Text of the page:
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Talks With Iran To Reconvene Next Month

"Iran and world powers have agreed to meet in Moscow next month for another round of negotiations over Tehran's nuclear program," The Associated Press reports.

That would indicate the two days' worth of talks that just concluded in Baghdad were at least productive enough for the parties to agree they can continue. The New York Times says that there were "no clear signs of progress." But one unnamed U.S. official told the newspaper that "we're getting to things that matter. Even if we disagree on the shape, we think there is the beginning of a negotiation."

Iran, which says its nuclear ambitions do not include the development of atomic weapons, has been under increasing economic pressure from the U.S. and other world powers. They want Iran to open up its nuclear programs for inspection and to give up any effort to enrich uranium to anything near weapons-grade.

The so-called P5+1 talks have put Iran on one side of the table, across from representatives from the five permanent members of the U.N. Security Council (China, France, Russia, the U.K. and the U.S.) and Germany.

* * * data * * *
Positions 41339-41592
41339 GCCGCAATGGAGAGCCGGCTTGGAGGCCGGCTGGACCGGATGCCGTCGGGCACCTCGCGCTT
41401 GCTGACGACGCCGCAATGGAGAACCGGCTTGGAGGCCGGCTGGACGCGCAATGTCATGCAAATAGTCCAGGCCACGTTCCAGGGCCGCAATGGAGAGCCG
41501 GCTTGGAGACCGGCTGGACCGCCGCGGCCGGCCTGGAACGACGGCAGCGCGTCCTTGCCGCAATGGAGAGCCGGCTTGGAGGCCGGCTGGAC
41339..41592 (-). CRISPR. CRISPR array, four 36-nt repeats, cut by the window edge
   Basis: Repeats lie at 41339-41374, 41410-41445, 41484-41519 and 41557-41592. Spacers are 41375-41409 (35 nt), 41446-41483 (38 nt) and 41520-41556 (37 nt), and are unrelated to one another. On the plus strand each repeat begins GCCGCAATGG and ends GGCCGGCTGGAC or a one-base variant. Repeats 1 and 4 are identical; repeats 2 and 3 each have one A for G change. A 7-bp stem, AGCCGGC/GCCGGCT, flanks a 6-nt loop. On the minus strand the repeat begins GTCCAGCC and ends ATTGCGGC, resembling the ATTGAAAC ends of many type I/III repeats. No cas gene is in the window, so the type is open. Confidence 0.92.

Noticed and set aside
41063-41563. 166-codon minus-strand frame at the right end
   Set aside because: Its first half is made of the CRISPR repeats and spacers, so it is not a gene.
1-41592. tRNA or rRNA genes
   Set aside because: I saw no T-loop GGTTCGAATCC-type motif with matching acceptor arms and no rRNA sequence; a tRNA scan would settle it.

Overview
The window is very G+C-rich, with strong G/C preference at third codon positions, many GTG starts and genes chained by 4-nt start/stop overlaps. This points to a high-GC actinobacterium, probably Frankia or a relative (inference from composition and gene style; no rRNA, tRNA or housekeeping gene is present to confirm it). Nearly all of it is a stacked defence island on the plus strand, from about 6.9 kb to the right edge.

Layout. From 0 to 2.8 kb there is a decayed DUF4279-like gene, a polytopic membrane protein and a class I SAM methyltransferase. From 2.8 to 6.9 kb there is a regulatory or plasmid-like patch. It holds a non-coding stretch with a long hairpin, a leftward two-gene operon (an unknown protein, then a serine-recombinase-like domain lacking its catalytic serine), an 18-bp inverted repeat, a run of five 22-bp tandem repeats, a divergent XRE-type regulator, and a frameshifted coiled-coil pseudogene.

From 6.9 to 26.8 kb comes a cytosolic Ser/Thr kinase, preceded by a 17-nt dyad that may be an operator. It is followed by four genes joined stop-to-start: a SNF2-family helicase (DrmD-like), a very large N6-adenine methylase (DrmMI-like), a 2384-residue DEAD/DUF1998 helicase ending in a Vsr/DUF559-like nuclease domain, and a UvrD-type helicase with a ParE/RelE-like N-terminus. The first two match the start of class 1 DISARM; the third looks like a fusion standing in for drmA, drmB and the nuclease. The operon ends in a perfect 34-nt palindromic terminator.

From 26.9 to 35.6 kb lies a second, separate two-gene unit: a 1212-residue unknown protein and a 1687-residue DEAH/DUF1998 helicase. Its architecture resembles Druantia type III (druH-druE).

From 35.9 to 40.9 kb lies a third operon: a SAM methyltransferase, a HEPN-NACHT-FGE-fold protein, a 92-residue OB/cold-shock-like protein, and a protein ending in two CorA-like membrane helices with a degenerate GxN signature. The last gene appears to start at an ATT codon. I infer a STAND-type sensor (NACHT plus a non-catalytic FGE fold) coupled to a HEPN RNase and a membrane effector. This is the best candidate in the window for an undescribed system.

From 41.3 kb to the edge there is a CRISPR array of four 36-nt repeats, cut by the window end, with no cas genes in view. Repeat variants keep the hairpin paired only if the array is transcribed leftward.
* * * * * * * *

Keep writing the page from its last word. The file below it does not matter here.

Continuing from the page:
As NPR's Peter Kenyon reported earlier today on Morning Edition, the talks are almost surely going to be long and hard.

According to the AP, the news about more talks in Russia on June 18-19, "caps two days of negotiations in Baghdad where at times it appeared Tehran would withdraw from the talks in frustration over the West's refusal so far to scale back tough economic sanctions on Iran."

Update at 1:30 p.m. ET. "Sound, But Unfinished":

From Baghdad, NPR's Peter Kenyon reports that negotiators say the talks went into "levels of substance" beyond what was expected, and that Iran's representative said they were "sound, but unfinished."

Copyright 2021 NPR. To see more, visit https://www.npr.org.

Mark Memmott is NPR's supervising senior editor for Standards & Practices. In that role, he's a resource for NPR's journalists – helping them raise the right questions as they do their work and uphold the organization's standards.